Then you can say, “Let me tell you how I’m looking at it, and see if you can understand my perspective.” If your spouse listens with a view to understanding, he/she may also say, “I think I see where you are coming from and it makes sense. So how can we solve this?” Now you can focus on looking for a solution rather than winning an argument.
You may never agree on how to load a dishwasher, but you can accept each other’s method without getting bent out of shape.
Some issues will remain differences for a lifetime, but they need not be divisive. You may never agree on how to load a dishwasher, but you can accept each other’s method without getting bent out of shape. You may never agree on how to squeeze the toothpaste — middle or bottom — but you can agree to get two tubes and each squeezes it their own way. Personality differences will likely not change. So adjust to each other’s patterns. Focus on the positive traits and minimize the things that irritate you. Life is too short to let your differences divide you.
Flirting, dating and more
Flirt! Do you remember how you flirted when you were dating? If so, you might imagine that you are dating again.
Date! In his book 52 Uncommon Dates, Randy Southern challenges couples to prioritize their married dating life. Whether you use this book or come up with your own date ideas, if you regularly prioritize date time, you’ll get great mileage out of dating that can help draw you closer together emotionally and physically. When the baby comes, you will need to find family or friends who will keep careful watch over the child so you can have a little time for each other. When the baby is an infant, you may have shorter dates, but as the child gets older, you can have extended dates.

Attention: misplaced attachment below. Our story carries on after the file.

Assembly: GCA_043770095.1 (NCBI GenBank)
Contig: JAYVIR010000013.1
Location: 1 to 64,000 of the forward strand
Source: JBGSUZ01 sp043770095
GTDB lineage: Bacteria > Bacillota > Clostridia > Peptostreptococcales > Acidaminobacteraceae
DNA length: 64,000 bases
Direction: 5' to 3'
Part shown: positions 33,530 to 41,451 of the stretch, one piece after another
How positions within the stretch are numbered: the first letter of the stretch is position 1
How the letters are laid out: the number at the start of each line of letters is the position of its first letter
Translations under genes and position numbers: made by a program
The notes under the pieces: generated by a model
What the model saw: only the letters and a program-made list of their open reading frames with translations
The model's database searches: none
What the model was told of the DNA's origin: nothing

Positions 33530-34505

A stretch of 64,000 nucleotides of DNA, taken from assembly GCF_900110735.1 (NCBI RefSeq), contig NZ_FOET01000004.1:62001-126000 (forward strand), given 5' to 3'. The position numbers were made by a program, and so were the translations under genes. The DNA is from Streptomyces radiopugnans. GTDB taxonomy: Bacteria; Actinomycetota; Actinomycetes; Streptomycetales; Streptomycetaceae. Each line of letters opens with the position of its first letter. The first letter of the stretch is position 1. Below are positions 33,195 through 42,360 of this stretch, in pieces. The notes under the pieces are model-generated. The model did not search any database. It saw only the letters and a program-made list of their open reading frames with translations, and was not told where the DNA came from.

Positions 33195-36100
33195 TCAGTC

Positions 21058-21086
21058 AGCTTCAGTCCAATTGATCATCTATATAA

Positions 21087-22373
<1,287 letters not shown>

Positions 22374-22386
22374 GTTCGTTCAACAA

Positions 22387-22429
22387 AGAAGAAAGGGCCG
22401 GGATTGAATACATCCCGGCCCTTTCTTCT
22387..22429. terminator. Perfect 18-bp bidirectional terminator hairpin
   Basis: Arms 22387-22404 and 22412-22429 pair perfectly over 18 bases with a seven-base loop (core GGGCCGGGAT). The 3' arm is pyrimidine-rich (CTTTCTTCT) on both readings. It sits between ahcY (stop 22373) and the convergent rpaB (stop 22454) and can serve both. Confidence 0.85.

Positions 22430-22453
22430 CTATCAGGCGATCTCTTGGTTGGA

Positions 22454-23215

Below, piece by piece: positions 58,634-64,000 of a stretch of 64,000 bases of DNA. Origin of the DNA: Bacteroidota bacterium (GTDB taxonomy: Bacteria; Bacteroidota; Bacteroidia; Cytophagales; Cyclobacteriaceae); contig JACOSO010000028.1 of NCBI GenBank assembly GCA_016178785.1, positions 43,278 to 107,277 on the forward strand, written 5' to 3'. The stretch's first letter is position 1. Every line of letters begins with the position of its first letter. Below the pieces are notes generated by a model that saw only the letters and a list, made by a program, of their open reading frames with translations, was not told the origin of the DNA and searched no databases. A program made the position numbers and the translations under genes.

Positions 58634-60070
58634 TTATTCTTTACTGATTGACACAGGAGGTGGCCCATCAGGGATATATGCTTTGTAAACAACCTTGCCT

Get physical! Little touches throughout the day — hugs, kisses, and handholding — can be reminders that you value each other. These are especially meaningful to the spouse whose primary love language is physical touch. Certainly a healthy sex life draws a couple emotionally closer together, but nonsexual touches are equally important for growing a healthy marriage.
Get away! Even if it’s only one night at a nice hotel or bed and breakfast, it can do wonders for your marriage. There is something about being together out of the house that invigorates the relationship.
Take care of yourself. Couples with young children can easily get caught up in the busyness of life and have little time for self-care. Keeping yourself physically, emotionally, and spiritually healthy is important not only for you, but for your marriage. What are your felt needs? Where do you need to give attention to yourself? What is available in your community that may help you? Many churches offer events that provide childcare so mothers can relax knowing that their child is in good hands while they focus on some activity that will enhance their health.
If you want to have a thriving marriage, you must look for, create, and take every opportunity to enhance your relationship, even when — and especially when — you have your children. By being proactive, you’ll have more control over your relationship than if you merely operate on “autopilot.”
Taken from Things I Wish I’d Known Before We Became Parents by Gary Chapman and Shannon Warden (©2016), Moody Publishers. Used by permission.